June 3 – 8: Trying out Humon

Monday – June 3: Humon Threshold Test and a few intervals

I bought a new toy.  A Humon Hex.  A muscle oxygen sensor.  I straps to your thigh and shines a light into your quadriceps.  The color of the reflected light can be used to determine the amount of oxygen in your muscle.  It advertised the ability to help you monitor lactate threshold in real time and suggested that it could help optimize both steady state and interval training.

The app supports 3 exercise types; running, cycling and rowing.  It also supports 3 sessions types; steady state, intervals and a threshold test.  Sadly, a rowing threshold test is not yet supported, but I decided  to just try it in cycling mode to see what happened.

The app is pretty slick.  I ran it on iPhone, but you can also use it with Android.  It pairs with the Humon Hex sensor and optionally a BLE HR monitor.  I’ve had mixed results trying to get the HR monitor to pair with it, but the Humon Hex sensor has been absolutely reliable in making and keeping the connection to the phone.

If you pick a Threshold test, it tells you what power to row, and counts down to your next power level while showing your smO2 percentage on the screen.  The instructions are pretty simple.  Start at 30W, and increase by 30W every 3 minutes.  Stop when you can’t do it anymore.  The app then tells you what your lactate threshold power is.  (Aka your FTP).

I sat down and gave it a go.

Here are the results from the online data site.

Screen Shot 2019-06-15 at 8.29.28 PM.png

So, weird thing happened.  I was pushing through and I reach the 20 minute mark and go into the “red”.  I keep pushing, because that’s what they say I should do, and within a minute or so, the display goes green again.  That’s pretty weird.  It tells me I’m at “Steady State”, and I feel like I’m close to exploding.  Well, no algorithm is perfect right?  Maybe it’s the difference between rowing and cycling?  Here’s the painsled view of the same session. (I had the HR connected to Humon, not painsled for this session)

I must have done something wrong, because it didn’t give me an FTP value.

You can see I did a hard minute after I rested up to watch what would happen with the Humon.  This time it went red and stayed red for that.

I still had some time and I wanted a bit more exercise, so I just put the rower on just row and set up the humon app to guide me through intervals.  The theory is that you go until you are in the red zone and the % plateaus.  Then you rest until the % goes back to green.

Screen Shot 2019-06-15 at 8.36.55 PM

You can see in the last interval, where I dug pretty deep, that Humon flipped me back to green.  An interesting quirk.  I found this an interesting way to do intervals

Tuesday – June 4:  Another attempt at the threshold test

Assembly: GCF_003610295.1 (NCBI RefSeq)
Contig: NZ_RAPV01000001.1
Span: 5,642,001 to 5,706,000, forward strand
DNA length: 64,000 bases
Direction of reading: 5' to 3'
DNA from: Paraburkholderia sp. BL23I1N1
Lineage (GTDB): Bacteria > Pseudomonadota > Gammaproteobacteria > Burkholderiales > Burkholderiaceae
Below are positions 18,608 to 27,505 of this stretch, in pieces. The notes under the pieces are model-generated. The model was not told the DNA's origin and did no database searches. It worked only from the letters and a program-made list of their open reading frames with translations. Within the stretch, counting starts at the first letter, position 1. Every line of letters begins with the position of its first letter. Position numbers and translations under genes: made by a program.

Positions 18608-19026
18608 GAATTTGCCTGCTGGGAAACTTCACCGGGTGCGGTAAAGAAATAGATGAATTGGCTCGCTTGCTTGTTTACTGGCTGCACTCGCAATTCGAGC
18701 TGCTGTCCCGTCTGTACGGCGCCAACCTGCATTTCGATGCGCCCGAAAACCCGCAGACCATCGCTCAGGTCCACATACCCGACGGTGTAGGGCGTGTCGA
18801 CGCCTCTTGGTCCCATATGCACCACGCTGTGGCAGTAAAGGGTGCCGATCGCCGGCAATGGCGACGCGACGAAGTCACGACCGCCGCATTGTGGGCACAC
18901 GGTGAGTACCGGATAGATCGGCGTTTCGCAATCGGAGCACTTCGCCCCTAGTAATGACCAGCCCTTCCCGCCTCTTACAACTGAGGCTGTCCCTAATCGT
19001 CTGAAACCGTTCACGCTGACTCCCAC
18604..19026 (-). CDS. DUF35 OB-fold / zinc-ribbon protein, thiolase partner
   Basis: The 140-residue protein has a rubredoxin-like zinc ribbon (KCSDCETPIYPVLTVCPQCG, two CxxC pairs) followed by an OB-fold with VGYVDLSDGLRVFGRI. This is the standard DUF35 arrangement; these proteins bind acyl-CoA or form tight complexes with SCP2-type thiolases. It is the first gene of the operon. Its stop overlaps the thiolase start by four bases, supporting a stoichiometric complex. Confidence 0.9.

I violated a rule about testing.  Generally, you want to take an easy day between tests, but I didn’t think that I pushed all that hard in the prior day’s test and I really wanted to try it out again.

This time, I managed to get the app setup right and it actually told me what it thought my FTP was.

Screen Shot 2019-06-15 at 8.41.30 PM

I flaked out at about the same power as Monday.  The test estimated my FTP at 224W.  This actually seems pretty sensible.  In October of 2017, I measured it with a 20′ test at 244W and with a lactate step test at 238W.  I was in better shape then.  I also think I pushed the test a bit harder then.

Again, this was an insufficient amount of rowing, so I decided to do some more of the fun Humon intervals.

Screen Shot 2019-06-15 at 8.49.25 PM.png

Today, I aimed at doing longer intervals at lower power just to watch and learn what the app did.  It did take a bit longer to get to red and longer to plateau.

Wednesday, June 5 – 5 mile run in Alexandria VA

I was Alexandria for an offsite strategy meeting.  I got up early and went for a run.  Our hotel was right on the shore of the Potomac across from Washington.  There was a nice path along the river so it seemed like a good chance to try out the Humon Hex running.

Screen Shot 2019-06-15 at 9.01.51 PM.png

I am the world’s slowest runner, but it seemed like a fun idea to try to run keeping it in the green zone.  I always tend to push too hard on runs and this might help me with my pacing.

Screen Shot 2019-06-15 at 8.56.35 PM

All was well until I got to the 50 minute mark.  At that point, the velcro on the Humon strap decided that it liked grabbing onto the inside of my shorts more than the other velcro.  The huge variations and spikes after that in the plot are where I needed to stop and adjust and try to get it to stay.  I think if I run, I need to keep the sensor under the leg of my underwear.